Has the Springfield Republican been radicalized?
You've probably never heard of the Springfield (Mass.) Republican newspaper, but the article "Hispanics get call to political action" from Natalia Munoz seems of interest:
...A far-reaching campaign to stir political action by [Western Mass.] immigrants with and without legal papers was ignited yesterday with a talk by representatives from the Cambridge-based Centro Presente, which works with the Central American community in the state.
"There is an anti-immigrant environment here," said executive director María Elena Letona. "The hypocrisy of this country is that it denies immigrants rights and at the same time exploits their labor in below-minimum wage jobs."
More than a dozen people from Colombia, the Dominican Republic, Honduras and El Salvador attended the talk, given in Spanish. It also addressed concerns over La migra, as Latinos call the U.S. Citizenship and Immigration Service...
Thanks for the translation. Perhaps when they start getting bigger crowds you could give us some background information on Centro Presente. From Mark Krikorian's "Strange Bedfellows: Left and right on immigration":
And then there's the National Immigration Forum, the umbrella organization for high-immigration political advocacy, which works closely with sympathetic Republicans. But NIF is not like the conventional lobbying coalitions that exist on numerous issues. It was cofounded by the National Lawyers Guild in the 1980s, back when the Guild was a Soviet front group. The group's first head was Rick Swartz, a leftist attorney who cut his teeth advocating for Haitian illegal aliens and who, during a 1981 Senate hearing, likened the United States to Nazi Germany.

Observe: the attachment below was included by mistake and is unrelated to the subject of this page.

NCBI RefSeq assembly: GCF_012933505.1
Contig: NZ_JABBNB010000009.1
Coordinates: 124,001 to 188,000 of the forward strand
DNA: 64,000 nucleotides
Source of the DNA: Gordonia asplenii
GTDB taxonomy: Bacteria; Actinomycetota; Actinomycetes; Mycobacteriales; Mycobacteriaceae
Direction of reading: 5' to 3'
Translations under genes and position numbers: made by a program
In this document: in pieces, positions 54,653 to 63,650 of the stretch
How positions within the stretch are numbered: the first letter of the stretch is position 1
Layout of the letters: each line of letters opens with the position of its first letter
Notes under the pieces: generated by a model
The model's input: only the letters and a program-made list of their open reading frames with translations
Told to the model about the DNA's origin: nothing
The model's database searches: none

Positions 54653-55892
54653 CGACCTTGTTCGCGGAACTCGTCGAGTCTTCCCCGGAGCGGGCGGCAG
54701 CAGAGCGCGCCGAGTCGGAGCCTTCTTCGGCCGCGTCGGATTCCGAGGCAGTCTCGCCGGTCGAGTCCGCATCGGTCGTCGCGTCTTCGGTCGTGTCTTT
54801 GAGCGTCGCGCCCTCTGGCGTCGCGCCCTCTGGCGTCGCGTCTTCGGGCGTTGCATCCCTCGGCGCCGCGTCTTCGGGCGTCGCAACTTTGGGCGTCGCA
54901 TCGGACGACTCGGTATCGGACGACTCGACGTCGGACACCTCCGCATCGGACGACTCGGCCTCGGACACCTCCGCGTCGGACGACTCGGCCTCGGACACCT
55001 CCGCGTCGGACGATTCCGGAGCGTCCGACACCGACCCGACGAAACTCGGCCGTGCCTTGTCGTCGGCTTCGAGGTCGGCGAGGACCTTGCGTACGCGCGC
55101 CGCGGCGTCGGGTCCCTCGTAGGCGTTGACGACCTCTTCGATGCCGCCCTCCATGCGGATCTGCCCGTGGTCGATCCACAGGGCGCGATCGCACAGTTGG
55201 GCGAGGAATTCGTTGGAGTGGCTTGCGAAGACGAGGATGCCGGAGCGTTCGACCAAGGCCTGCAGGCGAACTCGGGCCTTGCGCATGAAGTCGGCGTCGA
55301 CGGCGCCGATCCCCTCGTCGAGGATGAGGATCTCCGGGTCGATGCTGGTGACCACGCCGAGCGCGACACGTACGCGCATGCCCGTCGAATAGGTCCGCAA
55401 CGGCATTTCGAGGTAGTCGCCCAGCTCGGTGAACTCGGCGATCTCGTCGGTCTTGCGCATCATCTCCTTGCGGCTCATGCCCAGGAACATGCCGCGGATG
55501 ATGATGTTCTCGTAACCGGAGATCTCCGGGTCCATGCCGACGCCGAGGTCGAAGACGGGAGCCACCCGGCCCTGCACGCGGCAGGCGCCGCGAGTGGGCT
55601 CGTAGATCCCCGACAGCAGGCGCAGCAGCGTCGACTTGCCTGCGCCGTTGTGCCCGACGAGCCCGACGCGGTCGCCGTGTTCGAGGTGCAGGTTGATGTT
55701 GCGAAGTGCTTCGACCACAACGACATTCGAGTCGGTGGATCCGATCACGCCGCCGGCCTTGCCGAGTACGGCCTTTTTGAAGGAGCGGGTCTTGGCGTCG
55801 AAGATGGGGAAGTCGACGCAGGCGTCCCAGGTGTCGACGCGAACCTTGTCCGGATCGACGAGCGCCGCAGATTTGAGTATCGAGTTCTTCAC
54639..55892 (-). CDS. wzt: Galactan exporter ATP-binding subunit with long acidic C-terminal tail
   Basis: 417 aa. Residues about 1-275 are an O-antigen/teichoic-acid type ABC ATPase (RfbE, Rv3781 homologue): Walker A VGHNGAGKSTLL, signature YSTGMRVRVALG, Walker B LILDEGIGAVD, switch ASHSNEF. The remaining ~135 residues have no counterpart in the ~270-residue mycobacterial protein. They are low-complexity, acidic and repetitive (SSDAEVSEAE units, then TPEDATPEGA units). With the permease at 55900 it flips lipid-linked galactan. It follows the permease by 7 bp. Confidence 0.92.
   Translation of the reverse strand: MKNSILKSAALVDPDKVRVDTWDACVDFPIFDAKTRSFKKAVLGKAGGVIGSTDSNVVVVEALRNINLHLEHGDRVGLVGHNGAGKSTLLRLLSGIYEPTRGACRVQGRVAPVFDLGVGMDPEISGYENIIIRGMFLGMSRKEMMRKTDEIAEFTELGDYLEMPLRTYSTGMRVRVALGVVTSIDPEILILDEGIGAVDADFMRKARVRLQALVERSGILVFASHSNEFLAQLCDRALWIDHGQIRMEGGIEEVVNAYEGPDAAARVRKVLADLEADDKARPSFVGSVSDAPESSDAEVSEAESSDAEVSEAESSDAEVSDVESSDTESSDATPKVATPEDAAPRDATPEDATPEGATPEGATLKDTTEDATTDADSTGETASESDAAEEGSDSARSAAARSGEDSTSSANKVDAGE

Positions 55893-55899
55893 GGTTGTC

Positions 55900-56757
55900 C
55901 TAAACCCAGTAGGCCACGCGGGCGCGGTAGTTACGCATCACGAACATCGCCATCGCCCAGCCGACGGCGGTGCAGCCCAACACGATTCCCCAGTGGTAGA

Like many lobbying coalitions, the NIF board includes representatives of Republican stalwarts like the National Association of Manufacturers, the U.S. Chamber of Commerce, and the National Restaurant Association, and used to include Stephen Moore of the Cato Institute, now head of the Club for Growth. Whatever his libertarian views on immigration, I imagine Steve hightailed it out of there after he realized what he'd gotten into, because the people sitting around the conference table at NIF board meetings include some decidedly unsavory characters. In addition to the usual leftist suspects — the ACLU, the Service Employees Union, Jim Zogby of the Arab American Institute — the NIF board includes the head of the immigration lawyers' association, one Jeanne Butterfield, who used to be executive director of the Palestine Solidarity Committee, identified by the Anti-Defamation League as an alliance between members of the Popular Front for Liberation of Palestine and the Workers World party (the Trotskyites behind the Iraq War protests). As David Horowitz observed in National Review in 1991, Butterfield's organization was "one of the few groups in the world supporting Saddam's rape of Kuwait." Butterfield was later litigation director for Centro Presente, a Cambridge, Mass., outfit which provided aid to Central American illegals and was headed at the time by Frank Sharry, who is now, not coincidentally, head of NIF.
Also on the NIF board is the head of the L.A. branch of CARECEN, which backed the Communists in El Salvador's civil war and which helped pioneer the "sanctuary" movement to subvert U.S. immigration law. And, like the rest of the high-immigration Left that Chris Cannon has embraced, NIF's biggest funders include the Ford Foundation and George Soros's Open Society Institute...
The Springfield Republican's Executive Editor is Wayne E. Phaneuf. Please send him an email suggesting that his paper lays off the anti-Americanism and provides background information on the groups they discuss: wphaneuf *at* repub.com